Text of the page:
Welcome back to the Quest Log, Gamers. If you’ve been on social media at all today, you’ve probably heard about the controversy surrounding Hellblade: Senua’s Sacrifice, the latest game from studio Ninja Theory. Don’t worry, we’ve got that and more in our news highlights. Check them out below:
Hellblade: Senua’s Sacrifice Threatens (Bluffs) to Delete Player Saves After Excessive Deaths
Hellblade: Senua’s Sacrifice is a very cool-looking action game from Ninja Theory, the brains behind Heavenly Sword and DmC: Devil May Cry (a game Joe will defend to the death). Set in Norse mythology’s version of hell, players embark on Senua’s quest to “fight for the soul of her dead lover.” It’s a title that intentionally plays a great deal with themes of psyche and psychosis, and the devs have even explained that they collaborated with neuroscientists to that end.
It’s a game that looks like it should be talked about for all the right reasons save for one aspect that received a great deal of criticism as reviews began rolling out earlier this morning. As PCGamesN explains, “the game promises you that the rot will increase with every death, eventually killing Senua permanently.” The threat of mandatory permadeath was enough to have some players decrying the title before it even hit store shelves, but it would seem the whole mechanic is merely a bluff. Check out the link below to see PCGamesN’s extensive test of the supposed mechanic:
Middle-Earth: Shadow of War Will Have Microtransactions
Following the smash success of Middle-Earth: Shadow of Morodor, the upcoming sequel seemed to have everything going for it. The trailer at E3 showed off the game’s vastly increased scale, its sense of humor in the form of a downright delightful orc, and its expanded Nemesis system, which perhaps the first game’s greatest achievement. Shadow of War will leverage the same system to allow players to build their own orc armies and fortresses, which looked quite promising. Earlier this week, however, Monolith took some of the wind out of the fall release’s sails by sharing with us some of the ways the Nemesis system was being expanded:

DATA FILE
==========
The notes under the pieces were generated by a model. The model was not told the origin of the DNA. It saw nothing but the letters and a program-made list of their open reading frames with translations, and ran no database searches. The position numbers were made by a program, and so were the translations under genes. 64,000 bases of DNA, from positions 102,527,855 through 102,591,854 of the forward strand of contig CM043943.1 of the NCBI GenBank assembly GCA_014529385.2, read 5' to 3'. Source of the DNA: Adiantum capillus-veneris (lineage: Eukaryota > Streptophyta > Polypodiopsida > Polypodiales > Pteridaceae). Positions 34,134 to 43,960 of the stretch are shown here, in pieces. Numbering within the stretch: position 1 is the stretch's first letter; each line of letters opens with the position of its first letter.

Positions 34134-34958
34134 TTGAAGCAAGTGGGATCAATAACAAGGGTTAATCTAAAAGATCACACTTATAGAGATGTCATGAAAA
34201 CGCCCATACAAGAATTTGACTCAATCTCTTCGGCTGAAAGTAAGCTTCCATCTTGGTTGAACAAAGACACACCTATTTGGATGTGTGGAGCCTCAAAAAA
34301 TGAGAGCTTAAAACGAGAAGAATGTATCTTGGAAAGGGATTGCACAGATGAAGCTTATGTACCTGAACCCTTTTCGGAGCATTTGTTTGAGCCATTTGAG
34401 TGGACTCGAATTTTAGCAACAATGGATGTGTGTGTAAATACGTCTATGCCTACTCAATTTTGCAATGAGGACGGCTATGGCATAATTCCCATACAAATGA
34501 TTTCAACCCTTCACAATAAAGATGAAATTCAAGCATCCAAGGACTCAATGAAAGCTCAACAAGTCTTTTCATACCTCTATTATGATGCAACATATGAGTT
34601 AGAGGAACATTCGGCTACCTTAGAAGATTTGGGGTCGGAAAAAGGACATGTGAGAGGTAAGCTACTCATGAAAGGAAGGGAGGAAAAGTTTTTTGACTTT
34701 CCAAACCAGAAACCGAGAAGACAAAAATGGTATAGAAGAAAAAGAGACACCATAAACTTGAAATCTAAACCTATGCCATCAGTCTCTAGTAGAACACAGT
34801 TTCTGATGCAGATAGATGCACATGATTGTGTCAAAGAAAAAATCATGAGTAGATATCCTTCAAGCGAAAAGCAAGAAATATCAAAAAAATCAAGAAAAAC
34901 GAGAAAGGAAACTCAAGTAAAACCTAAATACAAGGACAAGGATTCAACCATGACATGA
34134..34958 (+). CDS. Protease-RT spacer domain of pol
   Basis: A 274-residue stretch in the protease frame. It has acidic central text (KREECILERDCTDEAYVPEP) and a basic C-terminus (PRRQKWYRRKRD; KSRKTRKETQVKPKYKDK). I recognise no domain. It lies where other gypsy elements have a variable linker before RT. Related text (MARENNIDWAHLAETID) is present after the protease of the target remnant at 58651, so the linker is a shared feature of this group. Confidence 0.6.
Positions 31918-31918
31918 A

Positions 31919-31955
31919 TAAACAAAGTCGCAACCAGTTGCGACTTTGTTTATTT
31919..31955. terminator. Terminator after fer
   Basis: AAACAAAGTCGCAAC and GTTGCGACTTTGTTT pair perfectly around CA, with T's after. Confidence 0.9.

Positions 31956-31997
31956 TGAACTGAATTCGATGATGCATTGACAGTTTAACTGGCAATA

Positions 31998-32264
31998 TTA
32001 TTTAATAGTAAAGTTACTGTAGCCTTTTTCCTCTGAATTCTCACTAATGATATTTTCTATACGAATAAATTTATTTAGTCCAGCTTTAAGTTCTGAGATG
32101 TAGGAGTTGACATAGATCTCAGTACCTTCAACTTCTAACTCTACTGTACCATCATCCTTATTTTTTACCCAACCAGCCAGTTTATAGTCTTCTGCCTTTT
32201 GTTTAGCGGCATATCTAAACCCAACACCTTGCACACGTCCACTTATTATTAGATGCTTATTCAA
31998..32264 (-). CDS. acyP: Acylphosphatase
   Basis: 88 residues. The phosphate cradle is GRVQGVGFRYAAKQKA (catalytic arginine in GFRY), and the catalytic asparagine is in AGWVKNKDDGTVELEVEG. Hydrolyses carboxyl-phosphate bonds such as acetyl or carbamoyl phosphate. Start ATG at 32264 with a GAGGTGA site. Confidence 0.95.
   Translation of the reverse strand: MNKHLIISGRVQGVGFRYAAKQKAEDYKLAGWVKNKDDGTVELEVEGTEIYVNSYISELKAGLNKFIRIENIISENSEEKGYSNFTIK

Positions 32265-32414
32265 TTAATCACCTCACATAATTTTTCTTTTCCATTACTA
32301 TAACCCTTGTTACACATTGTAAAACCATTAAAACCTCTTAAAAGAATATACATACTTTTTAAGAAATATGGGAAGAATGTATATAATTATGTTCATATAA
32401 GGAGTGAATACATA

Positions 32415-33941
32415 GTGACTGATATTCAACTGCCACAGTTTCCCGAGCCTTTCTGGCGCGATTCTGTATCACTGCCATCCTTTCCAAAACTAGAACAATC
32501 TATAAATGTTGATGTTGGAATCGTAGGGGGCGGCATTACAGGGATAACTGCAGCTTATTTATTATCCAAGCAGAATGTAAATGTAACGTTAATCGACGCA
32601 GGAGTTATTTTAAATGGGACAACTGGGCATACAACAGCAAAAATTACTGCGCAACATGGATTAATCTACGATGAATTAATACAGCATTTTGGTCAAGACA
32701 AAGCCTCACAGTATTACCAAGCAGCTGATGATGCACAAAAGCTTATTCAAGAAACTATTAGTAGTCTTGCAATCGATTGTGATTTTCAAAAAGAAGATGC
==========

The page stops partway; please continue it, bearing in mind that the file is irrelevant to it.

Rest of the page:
“An important aspect of the Nemesis System now comes in forging, customizing and leading your own army of unique Orc followers against the fortresses of Mordor. There are different ways to do this, including dominating Orcs by exploring the vast open-world and encountering them as part of Orc society, or players can acquire Orcs and other items through the Market (in-game store).”
In other words, the game’s getting microtransactions, and the loot players are allowed to purchase is not limited to purely cosmetic items. While Monolith promises all items can be earned in-game for free with enough time, players may opt instead to use real-world money to “save time” that would be otherwise spent actually, you know, playing the game. It’s the kind of strategy that we see all too often in free-to-play multiplayer games, but it’s disconcerting, to say the least, for it to appear in a game that’s played almost entirely singleplayer (although it will include some multiplayer elements).
Read the full press release below for additional details:
Horizon: Zero Dawn’s First DLC Gets a Release Date
Horizon: Zero Dawn is already a standout title in a year filled with an abundance of incredible games, so its first expansion is already hotly anticipated. We got our first look at it at E3, but we’ve only just now learned the upcoming DLC’s release date: November 7th. In their official press release, Guerrilla Games explains a bit more about what we can expect from the expansion. “Set in icy territories to the north, this new chapter of Aloy’s journey adds a new area to explore, new mysteries to uncover and new, highly lethal machines to take on. Also, there’s a PlayStation avatar up for grabs if you pre-order the DLC.